"When you're applying for jobs and you're actually ready to apply for jobs at the company, do more research on that company," Underhill said. "People don't do this anymore for some weird reason, but do a lot of research on the company and figure out how your job or how that job role would actually fit [with] the company."
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Know your audience
Once, an applicant has a better understanding of a company's culture, values, and direction, they can then tailor the resume for this particular position. Prospective employees can also pepper in keywords from the job description and really drive home their past impact based on the duties inherent in this new role. Underhill emphasized keeping the audience in mind during the resume writing process.
"Put yourself in the other person's shoes. So, not just the hiring manager but the organization, the executives, etc. And think about, OK when they look at my resume, what do they want to see? We always kind of think about ourselves, but we really need to take a step back and say, okay, what do they want to see?" Underhill said.
Keep it professional
Underhill said that some applicants include graphics and, at times, even add headshots to their resume. However, Underhill advised against including these components. If a hiring manager is interested, they can (and probably will) search for applicants online and browse their social media channels and professional networking sites. Underhill suggested allowing the recruiter or hiring manager to find applicants online where individuals can more aptly brand themselves.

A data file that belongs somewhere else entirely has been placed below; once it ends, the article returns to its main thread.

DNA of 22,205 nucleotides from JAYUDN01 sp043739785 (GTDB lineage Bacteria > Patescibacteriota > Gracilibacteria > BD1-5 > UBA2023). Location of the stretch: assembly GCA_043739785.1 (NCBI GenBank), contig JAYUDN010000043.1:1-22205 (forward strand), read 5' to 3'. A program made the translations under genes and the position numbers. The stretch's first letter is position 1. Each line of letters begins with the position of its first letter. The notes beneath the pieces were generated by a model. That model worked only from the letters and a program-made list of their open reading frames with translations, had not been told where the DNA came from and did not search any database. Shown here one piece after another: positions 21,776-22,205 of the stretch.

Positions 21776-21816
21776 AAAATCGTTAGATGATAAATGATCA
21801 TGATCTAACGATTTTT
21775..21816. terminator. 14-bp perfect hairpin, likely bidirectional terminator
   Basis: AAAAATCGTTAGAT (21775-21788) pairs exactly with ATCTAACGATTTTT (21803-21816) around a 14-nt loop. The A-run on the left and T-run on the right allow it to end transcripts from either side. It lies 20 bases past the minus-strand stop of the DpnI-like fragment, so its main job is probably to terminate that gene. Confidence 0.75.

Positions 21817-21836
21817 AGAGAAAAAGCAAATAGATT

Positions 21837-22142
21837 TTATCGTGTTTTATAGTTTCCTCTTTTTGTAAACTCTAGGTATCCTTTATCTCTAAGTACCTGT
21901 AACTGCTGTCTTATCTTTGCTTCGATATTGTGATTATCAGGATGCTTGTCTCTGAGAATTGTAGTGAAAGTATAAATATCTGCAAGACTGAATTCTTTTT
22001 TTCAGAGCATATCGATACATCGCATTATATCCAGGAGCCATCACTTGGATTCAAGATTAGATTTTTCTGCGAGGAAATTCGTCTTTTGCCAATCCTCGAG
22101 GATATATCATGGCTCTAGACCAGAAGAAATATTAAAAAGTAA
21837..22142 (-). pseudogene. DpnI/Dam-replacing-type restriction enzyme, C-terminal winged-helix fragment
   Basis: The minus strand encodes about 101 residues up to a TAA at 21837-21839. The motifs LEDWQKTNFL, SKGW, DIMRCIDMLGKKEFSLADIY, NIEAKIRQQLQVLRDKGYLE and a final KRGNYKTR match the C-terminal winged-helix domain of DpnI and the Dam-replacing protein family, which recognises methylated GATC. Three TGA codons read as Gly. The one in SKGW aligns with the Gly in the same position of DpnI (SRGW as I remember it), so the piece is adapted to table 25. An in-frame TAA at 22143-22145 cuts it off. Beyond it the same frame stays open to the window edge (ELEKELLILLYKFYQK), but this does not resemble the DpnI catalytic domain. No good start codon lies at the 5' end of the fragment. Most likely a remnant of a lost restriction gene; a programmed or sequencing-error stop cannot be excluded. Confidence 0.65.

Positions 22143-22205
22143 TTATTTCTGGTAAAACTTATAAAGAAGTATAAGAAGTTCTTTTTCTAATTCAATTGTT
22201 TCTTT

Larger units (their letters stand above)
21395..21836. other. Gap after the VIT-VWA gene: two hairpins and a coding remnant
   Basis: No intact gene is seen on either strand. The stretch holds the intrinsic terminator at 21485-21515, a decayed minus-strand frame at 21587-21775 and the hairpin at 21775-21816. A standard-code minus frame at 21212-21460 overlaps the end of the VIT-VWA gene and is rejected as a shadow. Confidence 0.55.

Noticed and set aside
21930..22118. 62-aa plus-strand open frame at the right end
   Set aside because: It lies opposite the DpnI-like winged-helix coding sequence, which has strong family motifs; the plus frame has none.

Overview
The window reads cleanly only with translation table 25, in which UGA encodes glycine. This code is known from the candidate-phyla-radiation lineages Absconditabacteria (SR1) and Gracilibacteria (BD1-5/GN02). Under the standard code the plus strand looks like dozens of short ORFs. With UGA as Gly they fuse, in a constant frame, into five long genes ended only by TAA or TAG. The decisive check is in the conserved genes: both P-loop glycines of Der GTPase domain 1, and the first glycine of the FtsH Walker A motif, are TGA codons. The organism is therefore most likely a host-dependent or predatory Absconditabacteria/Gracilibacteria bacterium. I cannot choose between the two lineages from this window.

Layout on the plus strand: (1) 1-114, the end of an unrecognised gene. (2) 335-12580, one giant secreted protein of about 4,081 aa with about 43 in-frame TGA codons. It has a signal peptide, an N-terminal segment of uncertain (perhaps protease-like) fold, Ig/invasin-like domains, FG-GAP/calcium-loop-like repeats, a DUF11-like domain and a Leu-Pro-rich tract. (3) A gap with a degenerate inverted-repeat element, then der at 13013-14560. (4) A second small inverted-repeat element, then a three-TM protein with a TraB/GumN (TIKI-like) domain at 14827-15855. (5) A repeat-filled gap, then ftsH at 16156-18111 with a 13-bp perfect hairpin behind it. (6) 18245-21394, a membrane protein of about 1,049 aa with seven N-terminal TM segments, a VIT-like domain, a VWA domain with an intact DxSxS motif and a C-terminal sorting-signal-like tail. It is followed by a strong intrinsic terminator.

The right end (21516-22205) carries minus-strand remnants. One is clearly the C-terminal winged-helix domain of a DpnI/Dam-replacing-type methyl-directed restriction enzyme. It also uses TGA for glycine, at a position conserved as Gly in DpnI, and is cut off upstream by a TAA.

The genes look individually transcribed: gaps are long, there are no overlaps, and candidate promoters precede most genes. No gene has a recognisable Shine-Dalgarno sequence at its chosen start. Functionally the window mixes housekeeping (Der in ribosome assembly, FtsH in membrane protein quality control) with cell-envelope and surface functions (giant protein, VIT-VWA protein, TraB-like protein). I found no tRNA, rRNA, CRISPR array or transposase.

Leverage your personal brand
This element of personal branding is critical during the application and hiring process. In the social media era, the resume serves as a springboard into an applicant's world. If an individual's resume makes the first cut, hiring managers can next pore over a candidate's social channels for more information. Consequently, social media channels from LinkedIn to Twitter serve as powerful personal branding tools. Posting or sharing insightful media and concepts allows applicants to illustrate their interests and personality.
"It doesn't matter that you're fresh out of high school or fresh out of college. If you could position yourself as a thought leader, then jobs will chase you down, you don't have to go chasing them down," Underhill said.
SEE: Key details: NASA's mission to Mars (free PDF) (TechRepublic)
Show your skills and training
Individuals should also provide information related to recent training and micro-credentials. With millions of people unemployed, numerous organizations are offering free online training courses to help people upskill during the coronavirus pandemic. Demonstrating this proactive retooling between positions may help set applicants apart from other candidates in the months ahead.
"If you show that you're actually continuously learning, it shows that passion and you can't really train passion at all. You can train people on skill, [but] you can't train that passion, that hunger for learning," Underhill said.